Moscow recapitulated its position on European missile defense Monday, saying it will reserve the right to retaliate unless it receives legal guarantees that a NATO missile defense will not be directed at it.
“In response to our strong demand to provide the Russian Federation legal guarantees that the system will not be aimed at Russia we have received no guarantees,” said Valentina Matviyenko, speaker of the upper house of the Russian parliament, the Federation Council.
Russia has not closed the issue and is in ongoing dialog with NATO, she added.
Moscow has often heard assurances that the European missile defense system is not aimed against it, she said, adding that “we will not be guided by empty declarations but by the system’s military-technical specifications.”
“So far no one has provided us any serious arguments in favor of placing missile defense elements in Europe near the Russian borders,” Matviyenko said.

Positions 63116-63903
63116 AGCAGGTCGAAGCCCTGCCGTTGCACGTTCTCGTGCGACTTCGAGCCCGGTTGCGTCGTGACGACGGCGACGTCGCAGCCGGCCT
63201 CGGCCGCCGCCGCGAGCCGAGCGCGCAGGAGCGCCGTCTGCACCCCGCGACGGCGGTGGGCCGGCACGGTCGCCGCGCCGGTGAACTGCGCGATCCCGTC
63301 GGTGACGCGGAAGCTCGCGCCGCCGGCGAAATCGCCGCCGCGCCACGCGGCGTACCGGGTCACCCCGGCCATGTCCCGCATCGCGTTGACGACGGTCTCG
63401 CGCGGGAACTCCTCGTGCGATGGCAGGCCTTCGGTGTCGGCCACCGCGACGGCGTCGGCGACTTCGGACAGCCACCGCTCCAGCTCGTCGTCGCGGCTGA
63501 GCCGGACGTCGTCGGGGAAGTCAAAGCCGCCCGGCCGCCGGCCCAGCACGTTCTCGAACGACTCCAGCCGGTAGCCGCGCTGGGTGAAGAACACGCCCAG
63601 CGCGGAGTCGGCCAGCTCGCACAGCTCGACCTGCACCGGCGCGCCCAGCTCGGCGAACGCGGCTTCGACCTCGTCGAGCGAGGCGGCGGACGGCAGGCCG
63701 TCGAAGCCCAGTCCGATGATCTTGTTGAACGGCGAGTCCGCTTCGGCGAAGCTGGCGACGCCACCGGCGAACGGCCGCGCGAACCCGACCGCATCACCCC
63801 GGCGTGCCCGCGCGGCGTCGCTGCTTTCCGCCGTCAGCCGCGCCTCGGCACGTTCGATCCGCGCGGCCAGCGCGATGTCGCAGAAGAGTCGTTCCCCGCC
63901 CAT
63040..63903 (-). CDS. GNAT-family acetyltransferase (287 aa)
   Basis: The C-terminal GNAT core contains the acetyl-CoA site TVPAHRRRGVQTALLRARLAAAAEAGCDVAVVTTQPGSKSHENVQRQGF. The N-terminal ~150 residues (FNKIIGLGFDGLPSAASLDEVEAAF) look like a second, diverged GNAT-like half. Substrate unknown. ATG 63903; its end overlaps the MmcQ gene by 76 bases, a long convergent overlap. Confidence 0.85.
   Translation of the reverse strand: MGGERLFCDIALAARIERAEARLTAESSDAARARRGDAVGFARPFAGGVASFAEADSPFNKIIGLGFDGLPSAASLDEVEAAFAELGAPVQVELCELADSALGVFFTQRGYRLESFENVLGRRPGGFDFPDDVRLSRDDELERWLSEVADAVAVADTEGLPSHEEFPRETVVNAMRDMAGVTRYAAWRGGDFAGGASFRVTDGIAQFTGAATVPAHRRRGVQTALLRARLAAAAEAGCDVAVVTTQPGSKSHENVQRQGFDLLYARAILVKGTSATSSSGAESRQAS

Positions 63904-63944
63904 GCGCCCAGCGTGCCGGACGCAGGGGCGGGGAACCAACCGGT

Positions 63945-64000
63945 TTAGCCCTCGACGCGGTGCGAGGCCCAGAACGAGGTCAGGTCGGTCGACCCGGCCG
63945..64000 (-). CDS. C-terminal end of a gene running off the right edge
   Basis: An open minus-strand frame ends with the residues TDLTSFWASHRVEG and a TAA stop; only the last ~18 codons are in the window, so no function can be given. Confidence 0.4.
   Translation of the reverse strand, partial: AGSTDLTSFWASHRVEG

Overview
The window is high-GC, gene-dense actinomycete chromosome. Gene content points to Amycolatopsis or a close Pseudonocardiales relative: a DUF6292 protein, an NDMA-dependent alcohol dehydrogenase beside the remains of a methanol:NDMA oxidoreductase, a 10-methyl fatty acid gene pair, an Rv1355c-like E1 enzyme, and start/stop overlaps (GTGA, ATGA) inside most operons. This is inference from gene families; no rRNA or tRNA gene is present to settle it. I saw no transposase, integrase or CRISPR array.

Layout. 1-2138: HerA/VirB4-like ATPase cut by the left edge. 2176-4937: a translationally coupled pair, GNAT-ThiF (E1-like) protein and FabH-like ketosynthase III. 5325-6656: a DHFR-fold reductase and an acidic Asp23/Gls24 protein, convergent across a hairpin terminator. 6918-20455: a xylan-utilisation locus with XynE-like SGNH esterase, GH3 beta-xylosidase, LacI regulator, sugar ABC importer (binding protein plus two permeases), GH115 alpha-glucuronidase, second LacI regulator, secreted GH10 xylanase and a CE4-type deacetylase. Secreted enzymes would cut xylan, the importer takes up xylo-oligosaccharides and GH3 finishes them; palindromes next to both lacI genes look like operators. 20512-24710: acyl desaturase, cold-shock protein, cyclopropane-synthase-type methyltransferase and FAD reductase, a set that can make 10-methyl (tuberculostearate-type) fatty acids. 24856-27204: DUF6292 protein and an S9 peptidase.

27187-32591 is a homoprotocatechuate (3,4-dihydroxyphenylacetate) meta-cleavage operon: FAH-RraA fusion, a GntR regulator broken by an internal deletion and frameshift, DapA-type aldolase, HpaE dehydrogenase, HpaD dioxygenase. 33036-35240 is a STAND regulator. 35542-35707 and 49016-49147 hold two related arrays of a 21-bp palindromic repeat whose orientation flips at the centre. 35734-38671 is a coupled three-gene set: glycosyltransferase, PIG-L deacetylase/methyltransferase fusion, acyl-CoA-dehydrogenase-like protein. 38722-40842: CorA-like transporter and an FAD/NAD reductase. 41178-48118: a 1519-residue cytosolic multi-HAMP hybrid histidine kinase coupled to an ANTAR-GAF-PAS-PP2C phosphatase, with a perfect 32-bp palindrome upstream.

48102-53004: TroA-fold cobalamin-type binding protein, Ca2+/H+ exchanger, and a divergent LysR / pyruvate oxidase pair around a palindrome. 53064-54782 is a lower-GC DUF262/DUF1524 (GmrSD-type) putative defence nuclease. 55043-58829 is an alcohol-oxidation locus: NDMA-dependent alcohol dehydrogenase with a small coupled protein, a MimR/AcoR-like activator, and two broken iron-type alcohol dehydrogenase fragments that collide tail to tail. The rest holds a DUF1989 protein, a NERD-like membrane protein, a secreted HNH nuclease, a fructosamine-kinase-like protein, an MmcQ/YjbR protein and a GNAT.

NATO Secretary General Anders Fogh Rasmussen on Sunday announced the “first step” in the European missile defense system.
Nikolai Makarov, chief of the General Staff of the Russian Armed Forces, said in early May that Russia does not exclude a preemptive strike against a NATO missile defense system in Europe as a last resort.
The United States and NATO agreed to develop the system at a summit in Lisbon in 2010, but talks between Russia and the alliance have floundered over NATO’s refusal to grant Russia legal guarantees that the system would not be aimed against Russia’s strategic nuclear deterrent.
NATO and the United States insist that the shield would defend NATO members against missiles from North Korea and Iran and would not be directed at Russia.